Warden Point Battery on the Isle of Wight1 was first built in 1862, but by the time it was decomissioned in 1957 it had been altered and changed almost beyond all recognition.
Warden Point is located halfway between the Needles and the town of Yarmouth. The point, as well as the treacherous Warden Ledge, separates Totland Bay to the south from Colwell Bay to the north. Although both bays are guarded by clay cliffs, including the treacherous blue slipper clay, an enemy force could theoretically land and gain access to the cliff tops by ladder or by scrambling up the chines.
History and Previous Batteries
J.M.W. Turner2 painted Warden Point in the 1790s, at which time there was a lonely cottage and nothing else to see. An eight-gun earthwork was first proposed for the strategic Warden Point site in 1794, but it wasn't until 1803 that a smaller two-gun earthwork had been constructed on the cliff top.
In 1852, after the second French invasion panic of the Victorian era, proposals were again made for a fort here. This time, instead of on the cliff top, the fort would be built at sea level on Warden Ledge. This fort would be semi-circular and mount 41 guns on three fighting floors in the style of a brick battleship. However, due to the severe cost of building on the unstable ground of Warden Ledge, the planned fort was constructed at the other end of Colwell Bay at Cliff End, where that fort later became known as Fort Albert.
Warden Point Battery
In 1860 it was proposed to build a 6 gun barbette fortification at Warden Point; however by the time the fort was constructed the plans were modified to an 8 gun battery, arranged in two groups at the top of the 100 feet tall cliff. The right hand group faced north-west except for one gun that faced north, and the left group faced north-west except for one gun that faced west. These guns were defended by the cliff to the west and an arrow shaped loopholed brick wall to the rear of the fort, with a dry ditch 6 metres wide and 3 metres deep, two corner caponiers and a central salient caponier. Access to the fort was over a drawbridge just north-east of the central caponier. There were three expense magazines and a central magazine, all beneath protective earth covers, as well as a guardhouse. There was not a barracks, however, as the troops for the battery would be housed in nearby Golden Hill Fort.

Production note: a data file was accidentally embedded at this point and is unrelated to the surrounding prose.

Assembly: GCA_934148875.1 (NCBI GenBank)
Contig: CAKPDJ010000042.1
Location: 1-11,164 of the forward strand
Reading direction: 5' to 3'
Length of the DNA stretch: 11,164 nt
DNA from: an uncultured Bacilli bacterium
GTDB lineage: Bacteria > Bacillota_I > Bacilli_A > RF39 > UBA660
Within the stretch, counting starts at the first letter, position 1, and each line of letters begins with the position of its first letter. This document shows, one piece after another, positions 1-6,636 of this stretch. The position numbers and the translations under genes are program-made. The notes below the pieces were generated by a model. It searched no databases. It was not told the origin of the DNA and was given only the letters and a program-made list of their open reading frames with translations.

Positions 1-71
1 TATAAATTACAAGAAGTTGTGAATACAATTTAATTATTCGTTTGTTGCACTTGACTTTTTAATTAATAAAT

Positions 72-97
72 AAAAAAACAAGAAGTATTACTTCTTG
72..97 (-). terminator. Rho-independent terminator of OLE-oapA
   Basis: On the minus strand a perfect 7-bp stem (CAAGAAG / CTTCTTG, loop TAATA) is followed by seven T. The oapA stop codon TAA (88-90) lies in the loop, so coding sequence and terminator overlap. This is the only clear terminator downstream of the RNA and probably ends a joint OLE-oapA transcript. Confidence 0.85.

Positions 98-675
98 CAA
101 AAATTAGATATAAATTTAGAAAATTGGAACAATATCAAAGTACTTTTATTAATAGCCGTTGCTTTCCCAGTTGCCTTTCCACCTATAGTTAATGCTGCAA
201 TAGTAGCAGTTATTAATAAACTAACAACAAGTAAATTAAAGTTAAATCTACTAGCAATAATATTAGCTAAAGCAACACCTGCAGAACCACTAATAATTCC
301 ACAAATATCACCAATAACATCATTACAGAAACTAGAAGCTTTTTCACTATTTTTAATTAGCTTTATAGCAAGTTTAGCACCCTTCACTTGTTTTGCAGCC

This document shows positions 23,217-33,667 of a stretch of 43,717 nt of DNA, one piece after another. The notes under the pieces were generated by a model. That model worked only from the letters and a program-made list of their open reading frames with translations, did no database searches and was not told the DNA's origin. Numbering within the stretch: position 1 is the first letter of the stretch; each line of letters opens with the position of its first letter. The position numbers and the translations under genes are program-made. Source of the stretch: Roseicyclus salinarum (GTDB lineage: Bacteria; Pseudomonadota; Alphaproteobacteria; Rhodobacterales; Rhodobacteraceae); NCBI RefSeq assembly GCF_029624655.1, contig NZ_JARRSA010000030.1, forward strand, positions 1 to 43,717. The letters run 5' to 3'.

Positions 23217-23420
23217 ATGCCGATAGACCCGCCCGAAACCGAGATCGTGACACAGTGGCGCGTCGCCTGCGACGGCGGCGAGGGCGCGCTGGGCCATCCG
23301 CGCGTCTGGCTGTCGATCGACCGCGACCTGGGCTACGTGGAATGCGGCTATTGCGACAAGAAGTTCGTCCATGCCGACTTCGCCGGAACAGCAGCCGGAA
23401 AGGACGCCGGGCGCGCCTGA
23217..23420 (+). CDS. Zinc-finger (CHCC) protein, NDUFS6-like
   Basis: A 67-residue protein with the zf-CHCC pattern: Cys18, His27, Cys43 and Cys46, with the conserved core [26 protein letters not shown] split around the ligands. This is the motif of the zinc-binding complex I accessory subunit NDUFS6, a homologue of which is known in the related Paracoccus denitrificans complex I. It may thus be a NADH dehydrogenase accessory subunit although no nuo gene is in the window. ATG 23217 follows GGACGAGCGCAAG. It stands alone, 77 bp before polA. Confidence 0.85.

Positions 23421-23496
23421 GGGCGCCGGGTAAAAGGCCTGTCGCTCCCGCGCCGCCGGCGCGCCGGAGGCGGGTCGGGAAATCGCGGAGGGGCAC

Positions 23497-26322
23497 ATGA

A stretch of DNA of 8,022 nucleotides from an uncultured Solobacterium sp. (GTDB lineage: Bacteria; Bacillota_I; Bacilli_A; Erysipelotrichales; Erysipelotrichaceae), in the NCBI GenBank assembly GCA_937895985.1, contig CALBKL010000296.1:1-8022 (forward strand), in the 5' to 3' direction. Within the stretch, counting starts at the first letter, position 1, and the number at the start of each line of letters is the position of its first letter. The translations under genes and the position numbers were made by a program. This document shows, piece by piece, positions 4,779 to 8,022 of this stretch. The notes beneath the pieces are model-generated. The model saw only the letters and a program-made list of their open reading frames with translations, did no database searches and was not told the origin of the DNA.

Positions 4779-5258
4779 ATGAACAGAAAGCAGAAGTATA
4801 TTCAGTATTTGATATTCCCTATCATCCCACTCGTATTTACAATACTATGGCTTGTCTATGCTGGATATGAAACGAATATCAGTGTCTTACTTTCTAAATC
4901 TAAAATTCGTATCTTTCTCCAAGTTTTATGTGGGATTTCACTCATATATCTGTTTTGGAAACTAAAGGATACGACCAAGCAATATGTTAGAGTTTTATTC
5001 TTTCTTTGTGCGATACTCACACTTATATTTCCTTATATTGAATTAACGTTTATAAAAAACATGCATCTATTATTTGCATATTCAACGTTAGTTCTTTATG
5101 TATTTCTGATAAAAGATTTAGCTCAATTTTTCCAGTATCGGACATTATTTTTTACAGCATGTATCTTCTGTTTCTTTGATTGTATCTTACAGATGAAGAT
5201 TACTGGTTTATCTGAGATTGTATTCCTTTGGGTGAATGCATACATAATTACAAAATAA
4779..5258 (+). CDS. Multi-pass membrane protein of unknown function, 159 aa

Of the £13,000 spent constructing the fort, almost half was spent on draining the site and building a sea wall to prevent soil erosion. Initially the armament consisted of four 7 inch RMLs, each weighing 7 tons, and four 9-inch and four 9 inch RMLs; however by 1873 the armament consisted of eight 9 inch RMLs, each weighing 12 tons.
In 1880 it was proposed to rearm the fort with heavier, more powerful guns. However in 1884 the Inspector General of Fortifications suggested it would be possible to use old rifled muzzle-loaders in a high angle role with the aim of increasing their range. Following succesful trials at nearby Hatherwood Battery, the elevated guns were emplaced at Warden Point in 1892. The four left RML emplacements were demolished and replaced with two long range 9 inch RMLs, each with a different type of mounting in order to trial which was the better. A two-storey concrete magazine was constructed between the embrasures. However, although the initial trial had proved successful, technology was advancing so quickly that these guns were soon considered obsolete, especially when potentially used against fast moving targets. In 1898 all the existing emplacements, including those for the long range RMLs, were demolished.